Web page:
How to Cleanse Your Eye of Concrete Dust

Natural tears regularly flush out the eyes, removing dust, dirt and debris without you barely knowing it was there in the first place. When concrete dust from a nearby construction zone ends up in your eyes and natural tearing of the eyes isn't enough to remove it, the dust can cause redness and irritation in your eyes. The natural inclination to rub your eyes can further aggravate the situation. Carefully remove the concrete dust to soothe your eyes and remove the source of irritation 1.

Is This an Emergency?

If you are experiencing serious medical symptoms, seek emergency treatment immediately.

Wash your hands with antibacterial soap to remove dirt, debris and germs. It's important to have clean hands when putting them near your eyes to avoid transferring more dust or dirt to your eyes, as well as germs. Dry your hands on a clean towel.

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Dampen a clean cotton swab with water. Blot the cotton swab on the towel to remove excess moisture. Gently swipe the cotton swab across the dust to collect and remove it. Do not press the cotton swab against your eye, use it only to come in contact with the dust. Use a clean cotton swab to do the same inside your lower eyelid. Repeat this step to remove as much of the concrete dust as possible without using too much moisture.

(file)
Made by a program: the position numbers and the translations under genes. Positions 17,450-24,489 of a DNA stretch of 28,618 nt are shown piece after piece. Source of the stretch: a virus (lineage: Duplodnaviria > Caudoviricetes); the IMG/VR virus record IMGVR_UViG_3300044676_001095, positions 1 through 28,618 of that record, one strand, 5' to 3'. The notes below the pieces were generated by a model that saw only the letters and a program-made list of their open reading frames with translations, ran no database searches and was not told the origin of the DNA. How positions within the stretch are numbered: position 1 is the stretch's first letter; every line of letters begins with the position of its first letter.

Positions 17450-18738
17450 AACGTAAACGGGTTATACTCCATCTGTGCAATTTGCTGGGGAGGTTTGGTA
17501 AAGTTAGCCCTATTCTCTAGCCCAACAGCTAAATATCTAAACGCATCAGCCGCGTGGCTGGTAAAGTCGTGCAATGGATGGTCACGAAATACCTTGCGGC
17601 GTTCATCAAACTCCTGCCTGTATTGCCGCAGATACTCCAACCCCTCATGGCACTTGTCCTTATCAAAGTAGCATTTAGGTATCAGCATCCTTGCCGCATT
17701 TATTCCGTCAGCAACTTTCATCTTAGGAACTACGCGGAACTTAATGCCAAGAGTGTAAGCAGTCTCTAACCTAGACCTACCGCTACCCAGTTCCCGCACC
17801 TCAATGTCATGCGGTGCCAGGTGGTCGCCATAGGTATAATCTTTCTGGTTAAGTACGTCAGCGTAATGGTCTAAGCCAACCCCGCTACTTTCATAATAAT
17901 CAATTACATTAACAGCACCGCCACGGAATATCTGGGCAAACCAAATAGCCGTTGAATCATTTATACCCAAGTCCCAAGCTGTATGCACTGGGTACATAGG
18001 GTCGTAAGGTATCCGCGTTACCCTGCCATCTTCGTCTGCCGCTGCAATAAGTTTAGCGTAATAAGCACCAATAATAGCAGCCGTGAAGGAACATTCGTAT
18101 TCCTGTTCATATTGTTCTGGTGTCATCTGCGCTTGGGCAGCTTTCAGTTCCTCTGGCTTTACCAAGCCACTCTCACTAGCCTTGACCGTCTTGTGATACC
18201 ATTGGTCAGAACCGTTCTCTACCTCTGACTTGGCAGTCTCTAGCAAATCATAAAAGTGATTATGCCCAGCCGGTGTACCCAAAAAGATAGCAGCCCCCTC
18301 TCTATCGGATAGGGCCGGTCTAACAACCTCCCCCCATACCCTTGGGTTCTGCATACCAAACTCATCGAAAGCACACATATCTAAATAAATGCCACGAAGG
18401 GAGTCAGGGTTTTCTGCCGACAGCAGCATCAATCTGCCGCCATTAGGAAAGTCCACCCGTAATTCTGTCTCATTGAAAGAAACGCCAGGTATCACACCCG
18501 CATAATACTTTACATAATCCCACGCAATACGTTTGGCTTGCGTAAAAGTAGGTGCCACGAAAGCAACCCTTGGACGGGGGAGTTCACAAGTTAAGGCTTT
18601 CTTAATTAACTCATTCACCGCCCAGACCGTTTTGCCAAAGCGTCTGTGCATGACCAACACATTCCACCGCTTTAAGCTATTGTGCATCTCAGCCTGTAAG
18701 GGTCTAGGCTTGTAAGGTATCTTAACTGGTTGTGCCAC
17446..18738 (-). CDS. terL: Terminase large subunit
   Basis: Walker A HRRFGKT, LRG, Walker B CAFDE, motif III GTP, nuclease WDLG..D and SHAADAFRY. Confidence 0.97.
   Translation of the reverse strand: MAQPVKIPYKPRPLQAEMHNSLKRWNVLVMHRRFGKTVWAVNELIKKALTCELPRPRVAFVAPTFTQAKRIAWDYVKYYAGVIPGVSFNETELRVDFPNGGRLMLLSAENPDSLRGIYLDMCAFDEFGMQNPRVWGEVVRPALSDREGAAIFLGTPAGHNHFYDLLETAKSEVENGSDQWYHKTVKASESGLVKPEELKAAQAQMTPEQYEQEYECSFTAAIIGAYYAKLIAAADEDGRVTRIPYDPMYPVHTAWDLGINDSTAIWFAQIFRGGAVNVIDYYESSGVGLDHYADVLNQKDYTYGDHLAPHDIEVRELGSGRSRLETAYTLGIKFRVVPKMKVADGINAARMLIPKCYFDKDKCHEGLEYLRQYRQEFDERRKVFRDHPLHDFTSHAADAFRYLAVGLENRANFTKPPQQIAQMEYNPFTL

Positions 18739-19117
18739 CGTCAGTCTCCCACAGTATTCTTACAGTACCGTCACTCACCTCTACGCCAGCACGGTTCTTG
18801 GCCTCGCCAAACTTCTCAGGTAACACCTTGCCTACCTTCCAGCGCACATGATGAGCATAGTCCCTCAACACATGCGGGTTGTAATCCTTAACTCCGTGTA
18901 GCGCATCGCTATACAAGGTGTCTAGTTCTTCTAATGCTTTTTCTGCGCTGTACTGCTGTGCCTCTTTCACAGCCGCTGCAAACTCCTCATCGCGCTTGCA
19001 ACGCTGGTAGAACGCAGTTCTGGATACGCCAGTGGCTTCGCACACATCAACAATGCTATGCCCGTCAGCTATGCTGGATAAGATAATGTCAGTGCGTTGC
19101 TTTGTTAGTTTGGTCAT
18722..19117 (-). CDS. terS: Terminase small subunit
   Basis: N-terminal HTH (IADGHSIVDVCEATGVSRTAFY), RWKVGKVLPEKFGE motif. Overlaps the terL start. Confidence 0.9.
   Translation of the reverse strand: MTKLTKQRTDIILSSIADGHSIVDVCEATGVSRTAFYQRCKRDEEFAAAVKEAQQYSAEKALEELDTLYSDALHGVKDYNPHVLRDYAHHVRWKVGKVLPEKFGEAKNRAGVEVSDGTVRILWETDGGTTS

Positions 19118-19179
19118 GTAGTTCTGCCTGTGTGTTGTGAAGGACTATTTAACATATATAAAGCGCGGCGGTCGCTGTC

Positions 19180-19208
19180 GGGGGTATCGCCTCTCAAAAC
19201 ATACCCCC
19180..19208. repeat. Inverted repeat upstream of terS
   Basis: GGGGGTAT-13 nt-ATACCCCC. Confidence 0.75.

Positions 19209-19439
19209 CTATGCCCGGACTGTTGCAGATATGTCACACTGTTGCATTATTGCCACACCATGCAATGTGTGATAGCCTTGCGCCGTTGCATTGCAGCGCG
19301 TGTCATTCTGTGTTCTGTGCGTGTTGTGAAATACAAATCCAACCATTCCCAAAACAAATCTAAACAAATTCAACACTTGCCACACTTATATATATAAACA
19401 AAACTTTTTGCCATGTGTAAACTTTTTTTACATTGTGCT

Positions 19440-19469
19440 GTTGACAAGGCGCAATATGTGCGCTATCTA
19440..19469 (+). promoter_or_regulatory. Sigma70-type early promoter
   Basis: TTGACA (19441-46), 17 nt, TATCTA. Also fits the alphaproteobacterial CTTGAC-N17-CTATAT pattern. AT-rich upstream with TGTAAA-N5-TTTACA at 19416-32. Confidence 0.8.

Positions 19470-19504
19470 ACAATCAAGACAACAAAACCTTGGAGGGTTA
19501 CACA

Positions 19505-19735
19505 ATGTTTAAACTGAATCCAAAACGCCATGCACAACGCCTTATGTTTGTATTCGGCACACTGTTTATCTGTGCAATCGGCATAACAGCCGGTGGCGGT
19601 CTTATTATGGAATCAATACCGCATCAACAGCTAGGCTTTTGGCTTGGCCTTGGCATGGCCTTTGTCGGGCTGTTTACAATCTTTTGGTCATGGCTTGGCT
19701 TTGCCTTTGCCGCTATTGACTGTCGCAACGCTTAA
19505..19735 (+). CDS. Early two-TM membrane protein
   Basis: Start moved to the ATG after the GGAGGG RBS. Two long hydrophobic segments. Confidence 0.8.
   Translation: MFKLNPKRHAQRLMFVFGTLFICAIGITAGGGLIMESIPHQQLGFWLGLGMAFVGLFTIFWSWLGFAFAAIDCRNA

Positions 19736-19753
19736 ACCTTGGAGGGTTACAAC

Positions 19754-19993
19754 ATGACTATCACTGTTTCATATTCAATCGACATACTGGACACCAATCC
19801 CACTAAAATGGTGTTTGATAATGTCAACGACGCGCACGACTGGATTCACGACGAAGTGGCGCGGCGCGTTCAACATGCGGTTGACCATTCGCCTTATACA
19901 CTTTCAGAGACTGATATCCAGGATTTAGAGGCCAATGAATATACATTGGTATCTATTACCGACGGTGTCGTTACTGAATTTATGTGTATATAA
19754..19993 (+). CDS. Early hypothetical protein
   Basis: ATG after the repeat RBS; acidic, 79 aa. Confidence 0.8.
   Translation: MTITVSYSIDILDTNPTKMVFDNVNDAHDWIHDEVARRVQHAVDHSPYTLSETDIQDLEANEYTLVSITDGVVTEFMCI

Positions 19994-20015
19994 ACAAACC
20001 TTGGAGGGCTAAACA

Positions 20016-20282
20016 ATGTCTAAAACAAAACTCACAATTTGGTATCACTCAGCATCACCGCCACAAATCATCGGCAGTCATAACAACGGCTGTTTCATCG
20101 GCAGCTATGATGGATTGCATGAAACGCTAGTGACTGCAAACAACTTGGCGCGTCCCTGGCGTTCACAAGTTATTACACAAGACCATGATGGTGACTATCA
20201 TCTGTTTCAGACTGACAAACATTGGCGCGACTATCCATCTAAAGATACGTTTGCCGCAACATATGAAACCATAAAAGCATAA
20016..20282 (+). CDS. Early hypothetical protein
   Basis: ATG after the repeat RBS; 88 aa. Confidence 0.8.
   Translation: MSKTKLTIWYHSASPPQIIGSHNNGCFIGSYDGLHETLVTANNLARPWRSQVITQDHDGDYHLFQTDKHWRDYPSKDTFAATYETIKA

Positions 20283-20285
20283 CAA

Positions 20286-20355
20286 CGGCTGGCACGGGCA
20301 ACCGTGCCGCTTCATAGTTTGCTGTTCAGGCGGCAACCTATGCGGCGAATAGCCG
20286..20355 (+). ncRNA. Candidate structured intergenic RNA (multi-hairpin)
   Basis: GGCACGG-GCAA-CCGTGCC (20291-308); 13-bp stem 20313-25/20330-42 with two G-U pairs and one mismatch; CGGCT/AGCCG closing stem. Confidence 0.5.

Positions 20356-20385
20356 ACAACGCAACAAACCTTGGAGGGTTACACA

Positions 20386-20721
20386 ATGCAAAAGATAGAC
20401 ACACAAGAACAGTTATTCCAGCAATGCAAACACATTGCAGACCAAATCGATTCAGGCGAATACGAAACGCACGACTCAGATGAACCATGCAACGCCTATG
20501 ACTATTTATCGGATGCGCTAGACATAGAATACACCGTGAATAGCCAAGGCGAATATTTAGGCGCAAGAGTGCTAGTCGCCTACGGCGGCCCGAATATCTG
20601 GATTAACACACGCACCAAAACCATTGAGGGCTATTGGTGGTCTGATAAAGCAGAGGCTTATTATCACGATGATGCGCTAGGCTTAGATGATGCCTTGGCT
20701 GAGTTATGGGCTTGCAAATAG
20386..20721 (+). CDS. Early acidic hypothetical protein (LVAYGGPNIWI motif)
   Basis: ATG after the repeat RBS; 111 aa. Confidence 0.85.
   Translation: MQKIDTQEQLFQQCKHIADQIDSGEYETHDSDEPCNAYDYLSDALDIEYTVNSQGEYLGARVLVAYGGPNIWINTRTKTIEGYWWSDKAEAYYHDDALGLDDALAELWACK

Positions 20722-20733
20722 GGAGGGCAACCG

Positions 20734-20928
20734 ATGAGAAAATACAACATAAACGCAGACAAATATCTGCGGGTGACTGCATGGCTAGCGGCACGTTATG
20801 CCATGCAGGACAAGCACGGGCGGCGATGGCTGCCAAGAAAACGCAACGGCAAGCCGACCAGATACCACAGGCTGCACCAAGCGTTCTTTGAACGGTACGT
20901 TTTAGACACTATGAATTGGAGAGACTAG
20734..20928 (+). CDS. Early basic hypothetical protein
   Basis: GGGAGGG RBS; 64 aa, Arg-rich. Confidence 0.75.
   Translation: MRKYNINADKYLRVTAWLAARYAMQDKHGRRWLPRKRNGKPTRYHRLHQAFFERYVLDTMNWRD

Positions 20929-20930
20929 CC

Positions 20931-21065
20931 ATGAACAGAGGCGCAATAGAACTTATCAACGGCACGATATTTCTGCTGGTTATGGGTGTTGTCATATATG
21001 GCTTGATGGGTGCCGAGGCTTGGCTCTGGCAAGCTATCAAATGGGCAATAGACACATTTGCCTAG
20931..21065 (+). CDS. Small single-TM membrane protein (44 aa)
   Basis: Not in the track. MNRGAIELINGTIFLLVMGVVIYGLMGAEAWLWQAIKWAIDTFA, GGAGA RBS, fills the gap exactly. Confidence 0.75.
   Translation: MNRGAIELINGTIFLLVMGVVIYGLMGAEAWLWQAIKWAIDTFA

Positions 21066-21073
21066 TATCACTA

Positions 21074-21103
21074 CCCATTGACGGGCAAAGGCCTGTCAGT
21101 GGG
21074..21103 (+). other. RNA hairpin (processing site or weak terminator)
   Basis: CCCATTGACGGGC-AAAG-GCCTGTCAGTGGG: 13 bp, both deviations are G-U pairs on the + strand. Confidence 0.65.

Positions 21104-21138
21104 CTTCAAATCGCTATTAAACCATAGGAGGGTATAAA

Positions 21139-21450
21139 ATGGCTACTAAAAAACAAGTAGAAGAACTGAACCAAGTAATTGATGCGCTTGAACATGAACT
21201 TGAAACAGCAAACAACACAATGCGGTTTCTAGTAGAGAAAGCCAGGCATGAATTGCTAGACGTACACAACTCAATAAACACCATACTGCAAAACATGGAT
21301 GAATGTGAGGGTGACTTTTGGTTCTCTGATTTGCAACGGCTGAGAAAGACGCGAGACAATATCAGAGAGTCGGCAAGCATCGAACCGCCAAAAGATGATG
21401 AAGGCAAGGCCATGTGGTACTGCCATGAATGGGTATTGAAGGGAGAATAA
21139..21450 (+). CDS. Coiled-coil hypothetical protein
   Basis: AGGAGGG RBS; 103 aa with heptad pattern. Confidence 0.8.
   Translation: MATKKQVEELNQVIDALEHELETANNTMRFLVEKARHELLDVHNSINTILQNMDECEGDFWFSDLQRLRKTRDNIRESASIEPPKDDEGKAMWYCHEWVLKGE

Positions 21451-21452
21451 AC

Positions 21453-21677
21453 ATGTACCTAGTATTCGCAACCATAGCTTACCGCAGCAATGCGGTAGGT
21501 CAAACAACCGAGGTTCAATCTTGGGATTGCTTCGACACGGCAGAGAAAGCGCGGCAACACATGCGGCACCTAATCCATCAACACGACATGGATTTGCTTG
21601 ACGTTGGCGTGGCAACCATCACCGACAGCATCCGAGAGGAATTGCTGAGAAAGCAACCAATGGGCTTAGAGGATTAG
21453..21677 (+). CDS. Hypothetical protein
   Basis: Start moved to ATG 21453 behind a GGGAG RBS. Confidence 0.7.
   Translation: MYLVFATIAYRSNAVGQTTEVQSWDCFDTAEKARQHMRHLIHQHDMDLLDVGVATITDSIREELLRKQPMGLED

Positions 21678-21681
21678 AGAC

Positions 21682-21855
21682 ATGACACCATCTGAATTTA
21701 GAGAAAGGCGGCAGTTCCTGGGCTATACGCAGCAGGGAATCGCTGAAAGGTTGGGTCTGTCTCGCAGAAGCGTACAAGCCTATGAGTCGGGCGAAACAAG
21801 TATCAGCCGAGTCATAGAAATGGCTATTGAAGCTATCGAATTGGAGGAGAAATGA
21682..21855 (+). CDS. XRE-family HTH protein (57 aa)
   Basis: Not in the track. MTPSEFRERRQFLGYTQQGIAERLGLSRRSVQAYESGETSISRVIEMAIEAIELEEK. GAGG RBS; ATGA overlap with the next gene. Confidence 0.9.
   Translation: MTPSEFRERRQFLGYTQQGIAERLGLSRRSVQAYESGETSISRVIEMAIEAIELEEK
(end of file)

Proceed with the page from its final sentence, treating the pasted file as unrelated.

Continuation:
Fill an eye dropper with cool water. Gently pull your lower eyelid down and flush your eye with the cool water to remove any last traces of dust. Pull the upper lid away from your eye and rinse this areas with water as well. Dry your face with the towel and pat around your eye. Repeat this step a few times to wash out the remaining concrete dust from your eyes.

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Make a cool compress by running cold tap water over a clean washcloth. Squeeze the excess water out of the washcloth. Hold the cold cloth over your eye to soothe irritation and puffiness from having the concrete dust in your eye.


When working with or around concrete, always wear safety goggles and a face mask to prevent the dust from entering your eyes or lungs.


Avoid the natural inclination to rub your eyes when dust is in them. This can cause the dust to become embedded in your eye.

See an eye doctor immediately if the dust cannot be removed from your eye. Loosely cover your eye with a bandage or wear sunglasses and have someone bring you to the eye doctor.